Public perception soon turned on law enforcement agencies, turning especially on Wayne Enterprises. Although Milner was careful not to assign blame to Wayne Enterprises- in fact, Milner often praised Wayne, stating that the corporation did the "honourable thing" in trying to maintain American institutions following the country's collapse, even though it feasibly could not do so due to the enormity of the cost- since Wayne was seen as the figure behind the campaign to prop up the police forces in North America, public opinion soured on him. Ratings for the CSI TV series- which Wayne produced- fell sharply after the Report came out, causing it to be cancelled after 16 seasons in 2015. Other Wayne products faced boycotts and declining sales of their own, with Las Vegas' casino and resort industry- all owned and operated by Wayne- took several hits in revenue in 2014 and 2015. Even within Las Vegas Wayne's image was not immune- a March 2014 favourability poll among Las Vegans by Gallup saw Wayne's favourability rating drop below 65% for the first time in the company's history, and polling since then has seen Wayne's ratings fall as far as 59% in September 2016.
Valerius expressed praise for the Report and pledged to improve North American security services, appointing a Prefect to that end in 2015. However, he faced extensive criticism for his inaction in North America and received particular condemnation for keeping FBII Director Lucius Black in power despite Milner's criticism of him in the Report. Valerius received further criticism when his reforms to the policing system resulted in an uptick in crime in 2014 and 2015, severely impacting the continent's overall security. As a result of the chaos, many nations withdrew from the NAU, with one nation- Quebec- joining Rome's rivals the Virtue Federation in late 2016. In 2017, Erasmus based his campaign on Valerius' failures in North America, quoting from the Report extensively. This eventually allowed him to win a resounding victory over Valerius in the 2017 Cesarean Election, becoming the first to become Caesar despite not winning the Roman Republic.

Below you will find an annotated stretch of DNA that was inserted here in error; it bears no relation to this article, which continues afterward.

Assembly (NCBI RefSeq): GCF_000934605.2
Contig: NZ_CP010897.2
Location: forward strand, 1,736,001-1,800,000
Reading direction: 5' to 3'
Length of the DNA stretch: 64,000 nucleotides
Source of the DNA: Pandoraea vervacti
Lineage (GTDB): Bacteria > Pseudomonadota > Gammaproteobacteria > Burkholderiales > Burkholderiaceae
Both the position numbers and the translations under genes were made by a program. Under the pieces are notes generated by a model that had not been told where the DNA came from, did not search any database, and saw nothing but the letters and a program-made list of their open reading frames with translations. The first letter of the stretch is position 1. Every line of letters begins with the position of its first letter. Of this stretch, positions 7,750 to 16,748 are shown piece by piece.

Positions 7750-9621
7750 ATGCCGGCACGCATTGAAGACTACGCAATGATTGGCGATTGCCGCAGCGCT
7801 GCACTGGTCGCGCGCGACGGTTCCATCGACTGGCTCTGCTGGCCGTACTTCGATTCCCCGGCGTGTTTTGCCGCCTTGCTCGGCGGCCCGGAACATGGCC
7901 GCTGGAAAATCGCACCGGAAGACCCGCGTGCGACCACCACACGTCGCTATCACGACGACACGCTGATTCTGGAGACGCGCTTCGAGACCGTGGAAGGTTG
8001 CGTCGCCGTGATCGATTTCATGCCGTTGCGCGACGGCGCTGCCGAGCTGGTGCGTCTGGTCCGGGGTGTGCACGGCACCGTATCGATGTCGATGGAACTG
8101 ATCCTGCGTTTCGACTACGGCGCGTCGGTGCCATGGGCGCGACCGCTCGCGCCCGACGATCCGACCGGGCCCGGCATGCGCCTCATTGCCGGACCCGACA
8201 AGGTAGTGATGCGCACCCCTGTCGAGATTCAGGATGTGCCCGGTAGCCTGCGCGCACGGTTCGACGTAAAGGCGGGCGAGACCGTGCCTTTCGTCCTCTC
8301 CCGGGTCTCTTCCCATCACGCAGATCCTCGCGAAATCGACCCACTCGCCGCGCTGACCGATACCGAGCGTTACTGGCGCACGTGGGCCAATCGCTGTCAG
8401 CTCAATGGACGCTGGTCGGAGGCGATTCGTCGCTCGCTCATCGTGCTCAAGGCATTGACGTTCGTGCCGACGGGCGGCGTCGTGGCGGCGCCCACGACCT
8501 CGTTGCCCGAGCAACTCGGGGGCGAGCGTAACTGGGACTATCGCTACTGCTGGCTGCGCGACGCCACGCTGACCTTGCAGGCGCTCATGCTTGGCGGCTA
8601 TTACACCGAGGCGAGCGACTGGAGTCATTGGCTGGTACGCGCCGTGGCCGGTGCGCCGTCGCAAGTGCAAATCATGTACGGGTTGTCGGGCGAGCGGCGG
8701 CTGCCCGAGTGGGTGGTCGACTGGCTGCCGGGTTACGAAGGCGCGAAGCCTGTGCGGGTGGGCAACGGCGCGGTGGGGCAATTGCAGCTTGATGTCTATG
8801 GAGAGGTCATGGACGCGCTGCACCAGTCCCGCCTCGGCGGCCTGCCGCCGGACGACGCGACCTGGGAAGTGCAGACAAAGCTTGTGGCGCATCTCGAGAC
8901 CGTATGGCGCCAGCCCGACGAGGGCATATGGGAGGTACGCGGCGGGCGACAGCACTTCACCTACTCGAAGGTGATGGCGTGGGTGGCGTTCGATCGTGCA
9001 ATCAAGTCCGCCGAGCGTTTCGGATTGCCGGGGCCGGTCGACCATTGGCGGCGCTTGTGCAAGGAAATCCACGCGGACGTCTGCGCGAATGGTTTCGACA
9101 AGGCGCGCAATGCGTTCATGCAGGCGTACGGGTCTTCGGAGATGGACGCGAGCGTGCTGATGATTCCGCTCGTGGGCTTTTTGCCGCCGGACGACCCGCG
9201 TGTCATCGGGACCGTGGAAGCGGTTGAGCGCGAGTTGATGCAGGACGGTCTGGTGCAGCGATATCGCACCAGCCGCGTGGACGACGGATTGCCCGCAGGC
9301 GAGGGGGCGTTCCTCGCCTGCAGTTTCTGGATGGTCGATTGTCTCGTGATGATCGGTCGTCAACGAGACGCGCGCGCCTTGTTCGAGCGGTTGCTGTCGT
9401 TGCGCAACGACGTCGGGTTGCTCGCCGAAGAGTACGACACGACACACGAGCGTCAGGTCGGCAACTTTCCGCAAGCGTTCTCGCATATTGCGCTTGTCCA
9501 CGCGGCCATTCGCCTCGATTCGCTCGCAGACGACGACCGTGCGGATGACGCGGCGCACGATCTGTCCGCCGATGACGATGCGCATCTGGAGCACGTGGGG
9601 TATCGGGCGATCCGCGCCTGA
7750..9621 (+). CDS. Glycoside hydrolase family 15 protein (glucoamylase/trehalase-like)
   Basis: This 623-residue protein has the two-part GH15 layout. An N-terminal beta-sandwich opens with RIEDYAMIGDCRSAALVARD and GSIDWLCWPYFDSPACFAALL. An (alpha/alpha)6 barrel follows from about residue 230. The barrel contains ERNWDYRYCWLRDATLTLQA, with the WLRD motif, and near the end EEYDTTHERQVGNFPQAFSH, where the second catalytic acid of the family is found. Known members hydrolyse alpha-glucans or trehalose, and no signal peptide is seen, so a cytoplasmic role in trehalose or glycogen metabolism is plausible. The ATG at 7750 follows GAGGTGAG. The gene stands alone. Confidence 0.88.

Virtue saw the Report as proof of Rome's "ineptitude in North America" and used it to again call for "the end of Roman imperialism in North America". The North American states started to view Virtue more favourably, and, in late 2016, the NAU dissolved itself voluntarily in favour of the American Confederacy, backed by Virtue. However, machinations by Virtue and Haylie Modine soured North America on Virtue, causing Ontario and New York to ally themselves with each other and a group of states, Canada, to split away from the Confederacy in protest.
Finally, Stark saw the Report as a form of "vindication", stating that it is proof that "conventional law enforcement agents are not the angels Wayne would like us to think they are". He used the opportunity to promote his business once again to beleaguered North American jurisdictions, many of whom snapped up Stark's services in lieu of having a police department. Since Stark had managed to employ many of the superheroes laid off by dissolved companies, he could quickly offer jurisdictions trained and qualified superheroes, so they jumped at the chance. Stark Industries' revenue increased by 10,000% in 2014, and profits have continued to grow since then.